In the autumn of my year at a medical device incubator, my team, a group of scientists, engineers and doctors, was convinced about the utility of our product idea. Then our first pilots showed very different results than what we had expected; our customers did not think like we did. We responded by tweaking the UI, making sure the consumers really understood our value proposition, and adding features to the product. We launched another set of pilot tests, hopeful for a better result. Yet we ended up finding much the same user response. It turned out that consumers fully understood our value proposition, but just did not respond to it as we had hoped. Stories like this are commonplace for those of us involved in product design. But facing up to the fact that actual users just weren’t into what a team of smart, expert Ivy-league fellows thought was perfect for them turned out to be my most significant learning experience in user-centric design.
We are humans, designing for other humans. With that comes the reality of peculiarities, irrationalities and idiosyncrasies, collectively called biases that we all share. We all know that sometimes our eyes deceive us with optical illusions. But our biases also deceive us when we design products. What I learned during the process of failing with our product idea was the following: before uncovering the unmet needs of our consumers, it is important to uncover the filters and lenses we use in our own discovery processes. Instead of listening to our customers, what we were doing was listening to our customers through a filter of our own inherent biases.
The first and most pervasive of these is Confirmation Bias: the tendency to interpret new evidence as a confirmation of our existing beliefs or theories.
We humans are built to be pattern finders. We look for patterns in our environments, and very quickly form an expectation and hypothesis around those initial patterns. Once we have a mental hypothesis, we have a tendency to pick and choose the evidence that fits our initial pattern. Psychologists and economists have studied this phenomenon extensively in the contexts of finance, criminal justice and health and policy beliefs.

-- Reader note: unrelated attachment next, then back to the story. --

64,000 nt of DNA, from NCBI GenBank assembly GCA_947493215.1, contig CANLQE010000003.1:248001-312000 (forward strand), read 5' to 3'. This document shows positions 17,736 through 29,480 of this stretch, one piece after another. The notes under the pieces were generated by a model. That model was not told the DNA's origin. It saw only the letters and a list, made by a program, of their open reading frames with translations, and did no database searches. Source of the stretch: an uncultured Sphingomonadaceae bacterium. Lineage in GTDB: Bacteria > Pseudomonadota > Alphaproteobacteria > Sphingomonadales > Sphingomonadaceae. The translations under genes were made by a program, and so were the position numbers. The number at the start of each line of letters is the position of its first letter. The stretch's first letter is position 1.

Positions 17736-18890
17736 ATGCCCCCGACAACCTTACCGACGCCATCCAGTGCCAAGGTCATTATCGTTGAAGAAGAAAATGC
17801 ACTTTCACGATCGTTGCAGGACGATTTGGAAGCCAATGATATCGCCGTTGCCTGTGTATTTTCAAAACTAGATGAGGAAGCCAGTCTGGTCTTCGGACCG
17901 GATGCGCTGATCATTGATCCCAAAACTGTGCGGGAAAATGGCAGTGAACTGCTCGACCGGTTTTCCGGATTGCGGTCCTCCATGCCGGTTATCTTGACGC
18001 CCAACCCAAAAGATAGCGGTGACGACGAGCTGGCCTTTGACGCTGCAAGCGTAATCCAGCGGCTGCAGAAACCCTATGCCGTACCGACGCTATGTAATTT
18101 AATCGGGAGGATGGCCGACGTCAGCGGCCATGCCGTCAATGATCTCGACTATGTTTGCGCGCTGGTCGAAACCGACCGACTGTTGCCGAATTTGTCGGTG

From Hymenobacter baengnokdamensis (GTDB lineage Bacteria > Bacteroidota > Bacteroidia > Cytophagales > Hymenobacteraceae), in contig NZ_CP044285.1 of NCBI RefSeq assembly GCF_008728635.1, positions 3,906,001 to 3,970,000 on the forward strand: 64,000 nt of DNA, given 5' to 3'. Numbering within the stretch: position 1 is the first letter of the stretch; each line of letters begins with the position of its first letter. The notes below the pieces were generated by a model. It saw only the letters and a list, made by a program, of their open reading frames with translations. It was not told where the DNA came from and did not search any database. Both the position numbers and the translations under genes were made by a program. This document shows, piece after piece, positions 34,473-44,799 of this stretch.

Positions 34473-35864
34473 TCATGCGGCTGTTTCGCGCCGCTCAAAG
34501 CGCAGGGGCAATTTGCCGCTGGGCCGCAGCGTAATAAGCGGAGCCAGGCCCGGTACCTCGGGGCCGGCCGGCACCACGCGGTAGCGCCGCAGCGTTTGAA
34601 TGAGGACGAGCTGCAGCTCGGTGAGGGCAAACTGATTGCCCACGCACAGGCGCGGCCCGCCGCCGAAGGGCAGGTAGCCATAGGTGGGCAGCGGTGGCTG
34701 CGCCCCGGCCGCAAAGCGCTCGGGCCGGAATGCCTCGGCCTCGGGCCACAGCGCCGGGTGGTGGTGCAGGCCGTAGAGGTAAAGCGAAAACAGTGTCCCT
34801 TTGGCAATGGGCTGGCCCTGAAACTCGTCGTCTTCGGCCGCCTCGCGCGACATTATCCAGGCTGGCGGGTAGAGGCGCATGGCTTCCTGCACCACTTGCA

For product design, confirmation bias can result in a vicious cycle of non-innovation, in which we end up chained to the often arbitrary and uninformed initial beliefs we started off with.
As we begin our discovery process for new products, our brains are hyperactively finding patterns and making mental models. We are then off on a mission of finding evidence to support our initial patterns and models. Without realizing it, our product design is shaped and slanted very much – too much – by those first few customer sites and observations.
We all exists in the context of companies that sell products. When we observe customer realities, say through field visits, we try to funnel those realities into the product portfolio we currently have or plan to have in the future. Our tendency to shape the unmet need to a vocabulary of our product patterns and product portfolio distorts reality.